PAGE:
Flight, October 1923
THE "MUMMERT" (U.S.A.) LIGHT 'PLANE
NEARLY two years ago Harvey C. Mummert, aeronautical engineer for the Curtiss Aeroplane and Motor Company, produced a successful miniature biplane, known as the "Baby Vamp," fitted with a 25 h.p. Lawrence
engine (see FLIGHT, January 19, 1922). The advent of the "aerial motor-cycle" (i.e., light 'plane or "motor glider"), together with the results obtained with the "Baby Vamp," have apparently been the cause of Mr. Mummert's latest efforts, for, according to our American contemporary Aviation, he has designed and built a tiny monoplane fitted with a stock-model Harley-Davidson motor-cycle engine.
This new machine is a single-seater, cantilever monoplane, designed to meet the present demand for a low-powered, inexpensive aeroplane, having a comparatively large cruising radius and capable of being operated at a very low cost. These requirements, it would seem, are fulfilled by this little "Mummert" light 'plane, which weighs only 300 lbs. empty, and has a fuel capacity for about 12 hours' sustained flight at 75 m.p.h., with a consumption of approximately 50 miles per gallon.
From a constructional point of view this machine has several interesting details. The fuselage is constructed of three-ply maple veneer, nailed and glued to laminated spruce diaphragms, or bulkheads, which encircle the three longerons. It has a very roomy and comfortable cockpit, and the vision ahead is extremely good. For vision in a downward direction a window is provided on each side by covering a portion of the wings with transparent celluloid at the wing roots.
The main wing spars are continuous across the fuselage, and are fastened to the top longeron fittings with small pins, which are easily removed, and the wings quickly detached. These spars are of the box-girder type, and the ribs consist of two cap strips glued to a solid web of 1/28-in. veneer. Doped fabric is used for the wing covering, but the ailerons arc veneer covered.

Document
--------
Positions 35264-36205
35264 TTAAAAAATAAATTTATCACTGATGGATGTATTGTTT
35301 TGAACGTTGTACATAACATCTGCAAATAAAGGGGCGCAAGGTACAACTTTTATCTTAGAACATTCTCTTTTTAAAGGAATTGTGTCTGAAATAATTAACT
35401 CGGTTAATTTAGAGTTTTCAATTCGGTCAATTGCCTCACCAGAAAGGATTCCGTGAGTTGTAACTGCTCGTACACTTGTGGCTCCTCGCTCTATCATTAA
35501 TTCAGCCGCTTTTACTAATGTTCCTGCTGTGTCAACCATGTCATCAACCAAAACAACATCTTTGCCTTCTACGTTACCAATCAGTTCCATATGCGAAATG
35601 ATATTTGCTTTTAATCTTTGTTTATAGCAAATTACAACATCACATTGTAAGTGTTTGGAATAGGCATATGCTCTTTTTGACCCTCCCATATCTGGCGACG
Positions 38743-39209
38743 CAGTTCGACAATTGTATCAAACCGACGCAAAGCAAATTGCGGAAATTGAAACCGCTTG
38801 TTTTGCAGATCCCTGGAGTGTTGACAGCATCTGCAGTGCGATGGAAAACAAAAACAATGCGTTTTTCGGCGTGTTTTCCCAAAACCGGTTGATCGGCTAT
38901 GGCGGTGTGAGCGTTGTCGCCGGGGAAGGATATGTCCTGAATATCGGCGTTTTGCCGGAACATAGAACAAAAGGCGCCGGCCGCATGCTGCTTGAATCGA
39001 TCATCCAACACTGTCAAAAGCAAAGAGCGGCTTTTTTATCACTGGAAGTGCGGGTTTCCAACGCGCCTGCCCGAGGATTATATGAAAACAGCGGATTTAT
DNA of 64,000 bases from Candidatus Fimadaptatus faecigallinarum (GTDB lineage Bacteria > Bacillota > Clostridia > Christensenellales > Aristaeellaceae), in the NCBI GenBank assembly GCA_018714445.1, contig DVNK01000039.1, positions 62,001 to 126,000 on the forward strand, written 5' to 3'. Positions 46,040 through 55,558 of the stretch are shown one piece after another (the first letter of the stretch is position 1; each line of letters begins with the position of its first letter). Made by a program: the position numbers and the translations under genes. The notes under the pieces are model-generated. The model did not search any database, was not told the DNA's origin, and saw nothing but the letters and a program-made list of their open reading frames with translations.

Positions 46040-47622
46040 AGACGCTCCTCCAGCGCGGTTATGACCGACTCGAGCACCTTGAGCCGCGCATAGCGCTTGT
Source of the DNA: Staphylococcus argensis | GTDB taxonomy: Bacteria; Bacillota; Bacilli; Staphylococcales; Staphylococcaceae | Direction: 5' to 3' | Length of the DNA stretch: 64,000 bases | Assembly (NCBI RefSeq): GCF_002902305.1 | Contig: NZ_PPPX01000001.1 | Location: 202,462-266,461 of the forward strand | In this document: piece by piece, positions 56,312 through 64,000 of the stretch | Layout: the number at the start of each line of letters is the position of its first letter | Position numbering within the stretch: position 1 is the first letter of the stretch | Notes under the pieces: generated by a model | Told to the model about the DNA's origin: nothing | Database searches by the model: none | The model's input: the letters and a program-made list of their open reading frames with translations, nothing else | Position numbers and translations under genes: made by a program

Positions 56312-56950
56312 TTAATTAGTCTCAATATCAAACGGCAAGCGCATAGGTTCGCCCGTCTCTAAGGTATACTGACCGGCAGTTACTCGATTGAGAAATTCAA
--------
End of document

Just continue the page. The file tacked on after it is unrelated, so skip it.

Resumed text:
The vertical and horizontal tail surfaces are faired into the fuselage, and, owing to the amount of side area aft provided by the latter, it has been possible to keep down the size of the vertical tail surfaces to a minimum without interfering with the stability and control of the machine.
A special type of variable gearing between the stick and the control surfaces prevents the machine from being too sensitive on the controls at high speeds, and ensures ample movement of the control surfaces for small stick displacements at low speeds.
The landing gear is of tubular construction, and the shock absorbers are located within the fuselage.
The engine is a stock model Harley-Davidson, mounted on a light pressed-steel frame, which is bolted to the fire-proof bulkhead on the front end of the fuselage. The petrol and oil tanks are located between the pilot's cockpit and the engine, and are readily accessible for filling. A Reed-type duralumin airscrew is fitted, having a diameter of 4 ft. 4 ins. and a maximum r.p.m. of 2,800.
The overall span of the "Mummert" monoplane is 20 ft. and the o.a. length 14 ft. 1 in.